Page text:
So my sugar consumption was drastically reduced, especially by cutting out sugar in tea or coffee, as I used to have around 10 cups of tea or coffee during a working day, each with two teaspoons of sugar. So my teeth were literally bathed in sugar all day long.

Prior to giving up sugar at around the age of 25, each time I visited the dentist, often a new tooth cavity would be found, requiring a brand new filling. However, in the decades after giving up sugar at age 25, I never once had any more new cavities and fillings (sometimes an old filling would need to be replaced, but there were no new cavities to fill). Not a single new filling.

So that's my anecdote about the link between sugar and dental cavities. And studies have found that the degree of sugar intake correlates with the amount of dental caries.

Sugar causes dental decay because bacteria in your month break down the sugar into acid, thus lowering the pH in the mouth. When the pH goes below a certain point (called the critical pH), then the tooth enamel starts to demineralize (ie, dissolve away).

Whereas when the oral pH is above the critical pH, then the tooth enamel remineralizes (builds up the thickness of the enamel).

I think artificially sweeteners are much healthier for teeth.
 
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frederic83

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I read a study a long time ago, it was a study in the 70's, they fed-tubed some mice with sugar and they still had cavities. So I guess the pH in the mouth is not the only factor.
 
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In the US: somehow your mouth, a body part, gets delegated to a dentist. The doctor asks me what the dentist said. Merry Go Round. So a huge health issue in the US is lack of dental care until its late, and teeth/gums are ruined.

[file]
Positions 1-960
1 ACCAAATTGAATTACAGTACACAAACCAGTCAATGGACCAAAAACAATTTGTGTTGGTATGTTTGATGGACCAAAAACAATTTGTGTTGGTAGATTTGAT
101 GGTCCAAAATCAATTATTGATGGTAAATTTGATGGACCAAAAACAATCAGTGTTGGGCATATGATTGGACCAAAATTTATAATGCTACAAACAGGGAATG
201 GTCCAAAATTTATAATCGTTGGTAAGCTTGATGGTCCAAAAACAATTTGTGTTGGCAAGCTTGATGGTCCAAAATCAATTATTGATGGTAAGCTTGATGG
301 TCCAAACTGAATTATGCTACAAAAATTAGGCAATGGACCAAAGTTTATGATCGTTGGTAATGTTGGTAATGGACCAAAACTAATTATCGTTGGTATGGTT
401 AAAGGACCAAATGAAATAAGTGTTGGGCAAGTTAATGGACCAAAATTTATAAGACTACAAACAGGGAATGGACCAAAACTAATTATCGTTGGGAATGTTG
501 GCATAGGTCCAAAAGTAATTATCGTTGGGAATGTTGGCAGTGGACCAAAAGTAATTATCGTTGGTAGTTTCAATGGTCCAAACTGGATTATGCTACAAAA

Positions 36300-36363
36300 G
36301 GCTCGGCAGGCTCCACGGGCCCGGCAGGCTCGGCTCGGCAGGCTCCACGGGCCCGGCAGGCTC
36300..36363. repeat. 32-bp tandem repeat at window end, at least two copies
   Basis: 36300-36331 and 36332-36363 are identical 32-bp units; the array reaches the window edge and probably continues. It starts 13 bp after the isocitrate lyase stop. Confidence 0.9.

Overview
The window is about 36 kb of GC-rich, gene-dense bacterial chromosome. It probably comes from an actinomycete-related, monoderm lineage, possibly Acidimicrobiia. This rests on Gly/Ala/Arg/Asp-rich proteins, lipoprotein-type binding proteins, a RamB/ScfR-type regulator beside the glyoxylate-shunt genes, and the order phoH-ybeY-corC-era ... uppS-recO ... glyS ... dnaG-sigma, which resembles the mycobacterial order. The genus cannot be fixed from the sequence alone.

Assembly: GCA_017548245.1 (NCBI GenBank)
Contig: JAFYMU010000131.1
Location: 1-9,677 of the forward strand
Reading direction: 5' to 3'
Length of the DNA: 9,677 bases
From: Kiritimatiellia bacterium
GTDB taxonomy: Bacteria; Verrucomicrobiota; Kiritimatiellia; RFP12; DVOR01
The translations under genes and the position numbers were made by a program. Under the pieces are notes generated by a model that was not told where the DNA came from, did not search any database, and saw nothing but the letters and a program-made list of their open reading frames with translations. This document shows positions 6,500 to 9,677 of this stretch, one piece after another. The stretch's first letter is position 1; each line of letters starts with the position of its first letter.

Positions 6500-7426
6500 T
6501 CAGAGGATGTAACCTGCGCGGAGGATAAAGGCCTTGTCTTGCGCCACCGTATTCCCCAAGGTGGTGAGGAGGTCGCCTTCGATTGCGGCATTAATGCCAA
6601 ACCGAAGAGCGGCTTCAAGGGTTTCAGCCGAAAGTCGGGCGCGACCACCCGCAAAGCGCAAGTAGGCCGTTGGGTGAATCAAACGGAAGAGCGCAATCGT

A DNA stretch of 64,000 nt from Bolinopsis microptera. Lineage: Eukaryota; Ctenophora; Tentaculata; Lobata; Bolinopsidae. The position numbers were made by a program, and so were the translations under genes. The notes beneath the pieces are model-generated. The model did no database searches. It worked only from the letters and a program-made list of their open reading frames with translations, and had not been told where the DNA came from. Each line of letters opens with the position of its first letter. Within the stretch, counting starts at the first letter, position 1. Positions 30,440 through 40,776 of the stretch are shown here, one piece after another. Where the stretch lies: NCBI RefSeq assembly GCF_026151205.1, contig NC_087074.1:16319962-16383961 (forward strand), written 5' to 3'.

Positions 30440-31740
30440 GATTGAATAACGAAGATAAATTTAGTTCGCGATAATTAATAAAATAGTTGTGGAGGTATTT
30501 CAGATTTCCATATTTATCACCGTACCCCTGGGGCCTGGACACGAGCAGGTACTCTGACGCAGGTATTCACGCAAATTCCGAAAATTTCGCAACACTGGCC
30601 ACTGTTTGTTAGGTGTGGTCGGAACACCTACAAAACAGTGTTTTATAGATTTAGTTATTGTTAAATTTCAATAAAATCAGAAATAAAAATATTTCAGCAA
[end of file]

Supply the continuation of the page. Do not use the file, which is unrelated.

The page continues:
So every night my mouth swells up and my teeth are being pushed out of position, my tongue swells up and doesn't fit inside my mouth, my teeth ache, it moves around and I truly HATE THIS. So then I have dental anxiety, get panic attacks when teeth suddenly hurt.
 
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The book I was reading was saying the really fast drills the dentists use will shatter the microscopic structure of the insides of the teeth, where all the minerals are meant to flow through. This messes up those teeth and their ability to remineralize.

Makes me wonder if it's the same for biting/grinding your teeth at night, while you sleep, which someone told me I did.
My eye tooth is cracked, and has had no dental work other than braces 40 years ago. Nice
 

Moof

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So every night my mouth swells up and my teeth are being pushed out of position, my tongue swells up and doesn't fit inside my mouth
This sounds like angioedema, which can be caused by allergies or medications, or be hereditary. It's fairly easy to work out the first as a cause, as H1 antihistamines would reduce it. (Benadryl helped me when I developed it, though I'm still baffled as to what on earth caused it...it just stopped happening after a while. Who knows!)

If you take any meds at night, it's worthwhile checking whether any of them could feasibly cause it? I seem to remember that treatments for high blood pressure were on the list, but I guess hypertension's not a common problem in ME.
 
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Thanks for that suggestion, I'll check that out. And I have High BP, as well as: the other fun we are all having

What do you do when you have so many symptoms you cannot even approach 1/2 the issues because there is only a few minutes to obtain help from the doctor, herbalist, etc.
 
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There is this Japanese toothpaste that I use that claims to remineralize teeth by using the very compound found naturally in our mouth. This is the absolute most trusted toothpaste in Japan.

http://www.sangi-co.com/en/dental_products/index.html

It is not cheap, but can be purchased on eBay or Amazon.
Thanks for that! Will check it out. It sure seems like Asia is the future!! Wish I could afford some Korean snail slime!